Cheap Food, Hunger and Obesity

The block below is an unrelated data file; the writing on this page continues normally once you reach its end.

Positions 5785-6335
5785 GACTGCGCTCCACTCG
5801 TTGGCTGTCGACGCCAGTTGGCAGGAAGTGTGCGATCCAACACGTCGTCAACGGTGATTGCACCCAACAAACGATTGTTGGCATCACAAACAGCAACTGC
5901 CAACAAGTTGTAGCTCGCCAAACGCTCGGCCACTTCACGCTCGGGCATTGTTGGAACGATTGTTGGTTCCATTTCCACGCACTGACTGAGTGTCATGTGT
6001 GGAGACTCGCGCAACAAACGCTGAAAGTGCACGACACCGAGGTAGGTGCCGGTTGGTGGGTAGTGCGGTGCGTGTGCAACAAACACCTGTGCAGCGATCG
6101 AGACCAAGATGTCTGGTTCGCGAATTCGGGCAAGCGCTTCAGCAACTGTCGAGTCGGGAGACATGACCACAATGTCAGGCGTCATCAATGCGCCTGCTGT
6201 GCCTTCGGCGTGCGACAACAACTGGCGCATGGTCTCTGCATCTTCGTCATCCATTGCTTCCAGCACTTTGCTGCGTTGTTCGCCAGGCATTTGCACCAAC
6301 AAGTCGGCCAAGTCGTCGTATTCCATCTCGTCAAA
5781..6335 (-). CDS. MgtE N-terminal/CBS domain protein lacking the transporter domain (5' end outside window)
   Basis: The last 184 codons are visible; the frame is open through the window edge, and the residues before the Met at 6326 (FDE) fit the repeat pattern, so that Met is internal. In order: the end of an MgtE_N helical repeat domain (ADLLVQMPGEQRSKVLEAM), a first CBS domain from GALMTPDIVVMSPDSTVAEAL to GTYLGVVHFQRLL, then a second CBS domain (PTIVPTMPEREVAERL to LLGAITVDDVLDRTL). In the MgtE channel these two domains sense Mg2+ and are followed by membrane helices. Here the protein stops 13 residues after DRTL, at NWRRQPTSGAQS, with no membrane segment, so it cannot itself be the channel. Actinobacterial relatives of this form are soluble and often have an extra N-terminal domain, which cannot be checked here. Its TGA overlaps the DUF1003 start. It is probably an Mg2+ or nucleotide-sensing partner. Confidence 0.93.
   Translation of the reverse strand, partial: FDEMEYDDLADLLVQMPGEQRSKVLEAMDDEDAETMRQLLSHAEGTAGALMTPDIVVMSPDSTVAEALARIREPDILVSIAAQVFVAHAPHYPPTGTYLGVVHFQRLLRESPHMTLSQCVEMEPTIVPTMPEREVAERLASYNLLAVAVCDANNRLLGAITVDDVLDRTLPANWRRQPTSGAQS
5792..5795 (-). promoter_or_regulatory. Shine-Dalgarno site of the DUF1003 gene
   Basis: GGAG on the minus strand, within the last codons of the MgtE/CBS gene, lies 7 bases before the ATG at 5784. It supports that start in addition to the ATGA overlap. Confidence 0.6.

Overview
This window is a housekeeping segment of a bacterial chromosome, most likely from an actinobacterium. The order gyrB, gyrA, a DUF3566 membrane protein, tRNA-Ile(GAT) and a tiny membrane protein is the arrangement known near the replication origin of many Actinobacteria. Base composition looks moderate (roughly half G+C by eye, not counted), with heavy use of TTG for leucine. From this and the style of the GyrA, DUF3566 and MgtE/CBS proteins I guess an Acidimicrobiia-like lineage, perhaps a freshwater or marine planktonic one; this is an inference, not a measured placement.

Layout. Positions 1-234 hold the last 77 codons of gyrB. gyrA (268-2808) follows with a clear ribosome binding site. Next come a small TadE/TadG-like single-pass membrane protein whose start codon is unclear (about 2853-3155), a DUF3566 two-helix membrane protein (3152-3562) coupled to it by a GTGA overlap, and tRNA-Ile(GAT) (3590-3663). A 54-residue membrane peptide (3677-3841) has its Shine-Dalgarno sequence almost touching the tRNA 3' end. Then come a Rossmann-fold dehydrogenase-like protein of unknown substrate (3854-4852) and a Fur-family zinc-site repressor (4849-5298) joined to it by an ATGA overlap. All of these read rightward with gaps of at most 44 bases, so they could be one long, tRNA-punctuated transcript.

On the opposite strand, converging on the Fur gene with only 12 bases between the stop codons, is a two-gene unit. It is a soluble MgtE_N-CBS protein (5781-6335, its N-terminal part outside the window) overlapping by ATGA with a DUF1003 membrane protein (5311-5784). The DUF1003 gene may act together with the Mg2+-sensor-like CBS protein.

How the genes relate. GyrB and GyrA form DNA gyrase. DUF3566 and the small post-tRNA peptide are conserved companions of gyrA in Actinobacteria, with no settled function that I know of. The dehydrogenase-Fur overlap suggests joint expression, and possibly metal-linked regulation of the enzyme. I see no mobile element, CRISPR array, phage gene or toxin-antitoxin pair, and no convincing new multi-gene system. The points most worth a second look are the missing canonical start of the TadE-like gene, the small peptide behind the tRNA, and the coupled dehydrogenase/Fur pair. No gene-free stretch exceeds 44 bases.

We have all heard the stat: ‘The American farmer feeds X people.’ Based upon what I have recently read and heard, the number today seems to be between 125 and 150 people. A popular figure used to tout American exceptionalism in the area of cheap food, the statistic was employed heavily during the Cold War. I recently stumbled upon an advertisement for the American farmer in a 1963 issue of Life magazine.1 Paid for by the Chicago Board of Trade and entitled ‘Red China’s Greatest Weakness’, the advertisement compares the American farmer, who at the time ‘feeds himself and 29 other persons’, with farmers from China and Russia, who are reported as feeding three and seven people, respectively. The advertisement then proclaims that the American farmer ‘puts on our tables the best and cheapest food in the world’ (Life Magazine, 1963, pR2).